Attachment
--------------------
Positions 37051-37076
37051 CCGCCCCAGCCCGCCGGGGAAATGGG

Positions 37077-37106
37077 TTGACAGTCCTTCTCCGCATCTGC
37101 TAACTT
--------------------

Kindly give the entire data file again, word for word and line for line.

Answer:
Positions 37051-37076
37051 CCGCCCCAGCCCGCCGGGGAAATGGG

Positions 37077-37106
37077 TTGACAGTCCTTCTCCGCATCTGC
37101 TAACTT